Controlling Childhood Ailments

By Nila Bala, Assistant Teacher

This spring, the Bing staff learned about early detection and control of some common childhood health issues. Alumni parent, Joann Blessing-Moore, MD, and current parent, Tandy Aye, MD, visited Bing on classroom set-up day and discussed obesity, germs and allergies. While these conditions affect children of all ages, Blessing-Moore stressed that preschool teachers and parents are exceptionally positioned to catch them early and control them.
“We’ve begun to call it an ‘allergic marathon’ to describe how allergies develop. At 6 months we might see folds [of skin] with dryness, which transforms into a stuffy nose at 3 years and wheezing by 6 years,” explained Blessing-Moore. She also discussed how allergies can cause long-term health issues if not treated.
“Allergies and asthma can disrupt the REM cycle (rapid eye movement, found to be essential for normal sleep), affect the child’s bite (alignment of teeth), and cause permanent scarring of airways because of inflammation,” continued Blessing-Moore.
Blessing-Moore recommended controlling asthma and allergies so they don’t become chronic. She also reviewed emergency administration of antihistamines and EpiPen with the staff.
The staff also learned more about community-associated MRSA (methicillin-resistant Staphylococcus aureus), a type of staph infection. Aye explained that MRSA is spread by the “five Cs”: Crowding, Contact, Compromised skin, Contami-nated personal items and Uncleanliness—essentially skin-to-skin contact.
Although MRSA can be serious, Aye explained that it can be controlled. “MRSA presents a low risk of serious infection in healthy kids. Also, it’s not a ‘strong’ bacterium, which means compared to other bacteria it’s easy to clean off. Just wash your hands with regular soap and water. Keep open wounds clean and covered,” she said.
Aye also discussed another concern for early childhood educators and families: obesity.
“A child’s weight at age 5 is a predictor for the weight at age 9 and for life. A single measure of weight at 5 years can point towards obstructive sleep apnea, asthma, joint problems, and type 2 diabetes in the future,” reported Aye. So what can we do to help? Aye mentioned a few different causes for obesity in young children, including an excess intake of juice and all sugar-sweetened beverages and “the big reason” being not enough physical activity for young children.
“Cultural values may be favoring educational achievement,” said Aye. “You know that free, creative play is being lost and that alternate activities are increasingly sedentary. You are wise at Bing!” She expressed her hope that teachers would continue to encourage young children and their families to be active and make healthy choices.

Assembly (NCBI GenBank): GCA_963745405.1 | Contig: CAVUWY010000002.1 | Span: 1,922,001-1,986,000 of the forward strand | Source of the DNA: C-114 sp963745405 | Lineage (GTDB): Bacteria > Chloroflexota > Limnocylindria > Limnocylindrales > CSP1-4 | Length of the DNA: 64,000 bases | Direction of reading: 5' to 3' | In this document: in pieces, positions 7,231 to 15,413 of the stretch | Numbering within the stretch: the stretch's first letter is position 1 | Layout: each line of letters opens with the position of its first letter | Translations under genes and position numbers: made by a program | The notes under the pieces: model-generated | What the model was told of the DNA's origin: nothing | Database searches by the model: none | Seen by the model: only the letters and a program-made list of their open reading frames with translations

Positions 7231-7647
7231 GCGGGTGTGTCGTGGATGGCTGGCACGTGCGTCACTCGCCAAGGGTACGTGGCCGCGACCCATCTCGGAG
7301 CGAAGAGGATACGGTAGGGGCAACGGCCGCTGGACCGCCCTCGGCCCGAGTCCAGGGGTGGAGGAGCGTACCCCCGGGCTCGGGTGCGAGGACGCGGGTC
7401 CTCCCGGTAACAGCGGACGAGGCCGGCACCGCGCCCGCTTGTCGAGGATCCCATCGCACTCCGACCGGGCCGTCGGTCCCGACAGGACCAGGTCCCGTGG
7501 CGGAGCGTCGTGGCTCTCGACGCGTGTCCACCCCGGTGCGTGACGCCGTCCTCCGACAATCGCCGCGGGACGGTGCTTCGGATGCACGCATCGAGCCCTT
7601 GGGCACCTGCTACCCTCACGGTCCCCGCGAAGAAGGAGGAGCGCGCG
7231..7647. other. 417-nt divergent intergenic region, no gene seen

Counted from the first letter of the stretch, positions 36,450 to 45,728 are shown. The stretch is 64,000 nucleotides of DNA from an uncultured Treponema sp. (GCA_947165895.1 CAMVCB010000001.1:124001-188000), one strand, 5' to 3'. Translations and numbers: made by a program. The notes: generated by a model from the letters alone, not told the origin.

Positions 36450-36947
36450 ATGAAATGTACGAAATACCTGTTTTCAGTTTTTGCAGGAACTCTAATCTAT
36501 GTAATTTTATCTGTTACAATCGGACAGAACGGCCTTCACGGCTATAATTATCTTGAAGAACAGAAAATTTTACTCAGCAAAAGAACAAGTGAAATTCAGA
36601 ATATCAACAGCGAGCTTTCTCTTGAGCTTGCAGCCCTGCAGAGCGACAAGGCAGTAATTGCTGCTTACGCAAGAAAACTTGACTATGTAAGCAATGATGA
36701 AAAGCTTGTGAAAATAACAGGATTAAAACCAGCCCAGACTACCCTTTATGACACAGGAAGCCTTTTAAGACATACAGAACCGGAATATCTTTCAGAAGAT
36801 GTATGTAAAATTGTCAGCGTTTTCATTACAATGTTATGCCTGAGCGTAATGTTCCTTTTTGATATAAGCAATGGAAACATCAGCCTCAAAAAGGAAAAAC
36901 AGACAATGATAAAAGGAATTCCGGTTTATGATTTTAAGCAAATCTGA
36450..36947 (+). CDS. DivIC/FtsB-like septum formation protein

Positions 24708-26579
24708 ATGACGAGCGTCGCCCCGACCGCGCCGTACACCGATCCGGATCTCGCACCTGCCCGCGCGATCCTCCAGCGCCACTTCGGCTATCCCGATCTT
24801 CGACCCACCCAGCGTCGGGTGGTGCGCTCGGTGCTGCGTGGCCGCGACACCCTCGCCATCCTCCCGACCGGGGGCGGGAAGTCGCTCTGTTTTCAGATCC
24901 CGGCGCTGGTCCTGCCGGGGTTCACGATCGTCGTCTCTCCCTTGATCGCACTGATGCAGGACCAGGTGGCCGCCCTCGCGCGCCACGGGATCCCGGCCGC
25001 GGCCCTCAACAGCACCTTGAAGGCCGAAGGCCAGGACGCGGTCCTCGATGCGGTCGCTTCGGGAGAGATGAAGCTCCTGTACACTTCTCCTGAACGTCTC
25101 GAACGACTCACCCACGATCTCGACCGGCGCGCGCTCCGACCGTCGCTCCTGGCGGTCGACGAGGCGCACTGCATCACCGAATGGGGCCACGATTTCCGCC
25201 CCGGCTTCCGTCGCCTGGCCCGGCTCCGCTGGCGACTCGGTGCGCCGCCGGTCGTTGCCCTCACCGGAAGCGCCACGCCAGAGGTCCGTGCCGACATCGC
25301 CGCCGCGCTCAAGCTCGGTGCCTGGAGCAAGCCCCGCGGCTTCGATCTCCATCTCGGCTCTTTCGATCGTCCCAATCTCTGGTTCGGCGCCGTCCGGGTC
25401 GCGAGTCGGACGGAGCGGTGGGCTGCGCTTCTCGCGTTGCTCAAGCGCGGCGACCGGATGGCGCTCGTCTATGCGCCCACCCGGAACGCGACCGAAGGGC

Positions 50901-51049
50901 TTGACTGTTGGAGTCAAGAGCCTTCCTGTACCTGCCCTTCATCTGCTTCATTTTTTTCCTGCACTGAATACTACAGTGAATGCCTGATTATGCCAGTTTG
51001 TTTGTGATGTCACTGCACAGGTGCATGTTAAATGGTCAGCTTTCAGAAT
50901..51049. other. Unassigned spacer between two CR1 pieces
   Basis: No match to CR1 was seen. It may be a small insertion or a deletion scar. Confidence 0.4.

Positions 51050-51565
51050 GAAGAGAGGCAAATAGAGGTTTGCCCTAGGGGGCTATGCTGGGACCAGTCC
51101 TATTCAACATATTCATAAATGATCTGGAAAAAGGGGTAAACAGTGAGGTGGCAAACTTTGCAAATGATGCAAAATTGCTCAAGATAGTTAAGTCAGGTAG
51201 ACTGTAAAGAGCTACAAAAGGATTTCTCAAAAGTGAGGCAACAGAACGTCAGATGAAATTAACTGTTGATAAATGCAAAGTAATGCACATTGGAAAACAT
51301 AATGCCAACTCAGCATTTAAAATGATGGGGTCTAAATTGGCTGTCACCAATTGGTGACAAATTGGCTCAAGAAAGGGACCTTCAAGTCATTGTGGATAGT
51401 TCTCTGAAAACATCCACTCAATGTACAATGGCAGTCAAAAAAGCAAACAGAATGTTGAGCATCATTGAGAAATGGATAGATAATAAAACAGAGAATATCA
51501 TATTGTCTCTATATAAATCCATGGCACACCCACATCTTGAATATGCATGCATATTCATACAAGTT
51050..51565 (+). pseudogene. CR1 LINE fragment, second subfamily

This spring, the Bing staff learned about early detection and control of some common childhood health issues. Alumni parent, Joann Blessing-Moore, MD, and current parent, Tandy Aye, MD, visited Bing on classroom set-up day and discussed obesity, germs and allergies. While these conditions affect children of all ages, Blessing-Moore stressed that preschool teachers and parents are exceptionally positioned to catch them early and control them. “We’ve begun to call it an ‘allergic marathon’ to describe how allergies develop. At 6 months we might see folds [of skin] with dryness, which transforms into a stuffy nose at 3 years and wheezing by 6 years,” explained Blessing-Moore. She also discussed how allergies can cause long-term health issues if not treated.“Allergies and asthma can disrupt the REM cycle (rapid eye movement, found to be essential for normal sleep), affect the child’s bite (alignment of teeth), and cause permanent scarring of airways because of inflammation,” continued Blessing-Moore. Blessing-Moore recommended controlling asthma and allergies so they don’t become chronic. She also reviewed emergency administration of antihistamines and EpiPen with the staff.

The staff also learned more about community-associated MRSA (methicillin-resistant Staphylococcus aureus), a type of staph infection. Aye explained that MRSA is spread by the “five Cs”: Crowding, Contact, Compromised skin, Contami-nated personal items and Uncleanliness—essentially skin-to-skin contact. Although MRSA can be serious, Aye explained that it can be controlled. “MRSA presents a low risk of serious infection in healthy kids. Also, it’s not a ‘strong’ bacterium, which means compared to other bacteria it’s easy to clean off. Just wash your hands with regular soap and water. Keep open wounds clean and covered,” she said.

Aye also discussed another concern for early childhood educators and families: obesity. “A child’s weight at age 5 is a predictor for the weight at age 9 and for life. A single measure of weight at 5 years can point towards obstructive sleep apnea, asthma, joint problems, and type 2 diabetes in the future,” reported Aye. So what can we do to help? Aye mentioned a few different causes for obesity in young children, including an excess intake of juice and all sugar-sweetened beverages and “the big reason” being not enough physical activity for young children. “Cultural values may be favoring educational achievement,” said Aye. “You know that free, creative play is being lost and that alternate activities are increasingly sedentary. You are wise at Bing!” She expressed her hope that teachers would continue to encourage young children and their families to be active and make healthy choices.